The Boom Years

Twenty-eight years after a nuclear bomb rocked Colorado, its shock waves still reverberate on the Western Slope.

On the day they bombed Colorado, Rifle mayor Lesley Estes was a guest at the reviewing station, standing under a large circus tent. He knew that important people such as Dr. Edward Teller, father of the hydrogen bomb, were among the crowd gathered at a remote site in the state's mesa country on September 10, 1969. But he spent most of his time chatting with his friends from town. Like him, they had gathered to witness the biggest thing ever to hit Rifle: the detonation of an underground nuclear device more than twice as powerful as the bomb that exploded over Hiroshima in 1945.

Set off as part of Project Plowshare, a government effort to use nuclear weapons for peacetime purposes, the Rulison bomb was intended to shake loose millions of cubic feet of natural gas for the benefit of two private energy companies. Mayor Estes didn't object to the idea of unleashing the nuclear genie a mile and a half inside the earth. In fact, he won the trucking contract on the job.

"I had a trucking business at the time, and that was a good contract, hauling in all of the rigs and whatnot," Estes remembers. Those rigs were being used by government crews to drill a hole 8,430 feet deep and just fifteen inches wide near the ghost town of Rulison, halfway between Glenwood Springs and Grand Junction.

Estes's company didn't get to haul the long, thin bomb up from the Los Alamos Scientific Laboratory in New Mexico. "They had fellows from the government that were in charge of the bomb the whole time," he says. "I had a pass, though, to go up there any time to see how things were coming along."

Things were coming along just fine, but Estes didn't pay much attention to that. He just made sure the trucks ran on time.

Years later, one of the energy companies that paid for the blast, Austral Oil Company of Houston, invited Estes down to Texas for a dinner honoring those who had worked on the project, which never produced the hoped-for gas bonanza. "They had made some cuff links out of the rock that was right at the blast site, and they gave me the first pair," he says. "I still have them around here someplace." The mayor never tried them on, though. "I don't have the kind of shirt where you use cuff links," he says. "All my shirts have buttons."

Like Lesley Estes's cuff links, the Rulison blast was an awkward fit for Colorado. It sparked an early environmental battle that Dick Lamm lost, but one that he says helped launch the state's environmental movement, along with his own candidacy for governor. Scientists such as Teller still believe the idea was a good one that was hamstrung by people with an irrational fear of nuclear weapons. Local residents generally had the same reaction that Estes did: They hoped to make a buck off the bomb but remained instinctually wary of a proposal that, if successful, could have led to a string of as many as 1,500 nuclear explosions across Colorado.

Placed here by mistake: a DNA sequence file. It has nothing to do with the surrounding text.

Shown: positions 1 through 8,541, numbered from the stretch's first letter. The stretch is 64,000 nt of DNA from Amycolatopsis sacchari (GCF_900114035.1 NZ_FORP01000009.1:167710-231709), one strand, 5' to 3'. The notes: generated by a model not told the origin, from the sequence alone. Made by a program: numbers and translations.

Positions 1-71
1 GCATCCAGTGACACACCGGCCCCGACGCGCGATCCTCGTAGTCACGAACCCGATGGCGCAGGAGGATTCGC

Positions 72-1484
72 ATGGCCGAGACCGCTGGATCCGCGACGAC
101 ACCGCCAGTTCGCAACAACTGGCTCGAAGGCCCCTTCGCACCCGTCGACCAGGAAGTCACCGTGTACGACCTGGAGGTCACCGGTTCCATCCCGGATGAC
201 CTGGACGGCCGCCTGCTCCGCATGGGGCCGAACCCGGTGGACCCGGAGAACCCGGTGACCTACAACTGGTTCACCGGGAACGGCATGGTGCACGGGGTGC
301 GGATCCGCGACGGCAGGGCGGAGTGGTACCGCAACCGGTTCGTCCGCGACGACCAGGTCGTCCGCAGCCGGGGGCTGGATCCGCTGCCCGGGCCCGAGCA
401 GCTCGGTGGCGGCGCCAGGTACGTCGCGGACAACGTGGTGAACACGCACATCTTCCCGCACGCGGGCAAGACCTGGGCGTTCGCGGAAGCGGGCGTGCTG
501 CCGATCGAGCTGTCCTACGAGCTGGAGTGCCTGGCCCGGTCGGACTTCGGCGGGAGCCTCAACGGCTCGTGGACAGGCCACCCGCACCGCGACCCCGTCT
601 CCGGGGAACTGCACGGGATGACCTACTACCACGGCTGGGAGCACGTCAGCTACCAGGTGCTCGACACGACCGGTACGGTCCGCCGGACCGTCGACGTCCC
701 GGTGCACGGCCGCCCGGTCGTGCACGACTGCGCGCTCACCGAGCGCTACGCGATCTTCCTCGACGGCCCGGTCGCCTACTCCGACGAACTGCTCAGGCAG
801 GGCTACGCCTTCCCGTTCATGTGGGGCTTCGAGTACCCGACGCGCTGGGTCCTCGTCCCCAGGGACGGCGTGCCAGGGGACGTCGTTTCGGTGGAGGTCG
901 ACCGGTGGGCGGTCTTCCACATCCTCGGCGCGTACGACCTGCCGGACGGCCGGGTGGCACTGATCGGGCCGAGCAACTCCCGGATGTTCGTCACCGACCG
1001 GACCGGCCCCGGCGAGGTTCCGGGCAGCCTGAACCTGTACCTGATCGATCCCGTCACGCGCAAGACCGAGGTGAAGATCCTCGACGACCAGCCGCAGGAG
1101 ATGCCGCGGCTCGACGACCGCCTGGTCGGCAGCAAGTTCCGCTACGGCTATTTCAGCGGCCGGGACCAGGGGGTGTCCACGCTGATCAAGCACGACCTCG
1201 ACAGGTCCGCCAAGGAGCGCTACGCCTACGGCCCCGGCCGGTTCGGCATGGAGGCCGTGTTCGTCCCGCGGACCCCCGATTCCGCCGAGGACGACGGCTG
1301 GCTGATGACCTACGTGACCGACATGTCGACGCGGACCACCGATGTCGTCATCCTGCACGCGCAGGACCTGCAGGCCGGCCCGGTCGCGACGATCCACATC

Today, memories of the blast have resurfaced as part of a new political battle brewing on the Western Slope. Energy companies have returned to the area around the Rulison site and once again are poking holes in the earth in search of natural gas. Some residents fear the new round of exploration is increasing the odds that radioactivity trapped for years in the subterranean rock may be brought to the surface.

Just as it did with the Rulison project three decades ago, the government says the latest effort is perfectly safe. But many residents--along with a Republican lawmaker who represents them at the state legislature--question those claims. And nearly thirty years after the Rulison bomb went off, its aftershocks are still being felt.

For Edward Teller, the road to the Western Slope began in Germany, where the Budapest-born researcher was studying at the University of Leipzig alongside Werner Heisenberg, then known as the world's leading molecular scientist. When Hitler came to power, other physicists told Teller that as a Jew, he would have no future in Germany. He took their advice and moved to America.

Teller's old teacher, Heisenberg, had developed the first theories of how atoms work. And even as American scientists came closer to designing an atom bomb, Teller knew the Germans could be even closer. The odds were good that a bomb of previously unimagined strength could soon be in Hitler's hands.

Teller, though, resisted joining the war effort until the Nazis invaded his native Hungary. After that, he needed no more convincing: He joined the group of physicists working on the atomic bomb at Los Alamos, New Mexico. His work there earned him a reputation as the "Father of the Hydrogen Bomb," a title he still bears proudly.

After the war, Teller remained an advocate for the use of nuclear bombs, and his steadfast devotion created a rift among his fellow scientists. By the early 1960s, he proposed Project Plowshare, a reference to the biblical injunction to "beat their swords into plowshares."

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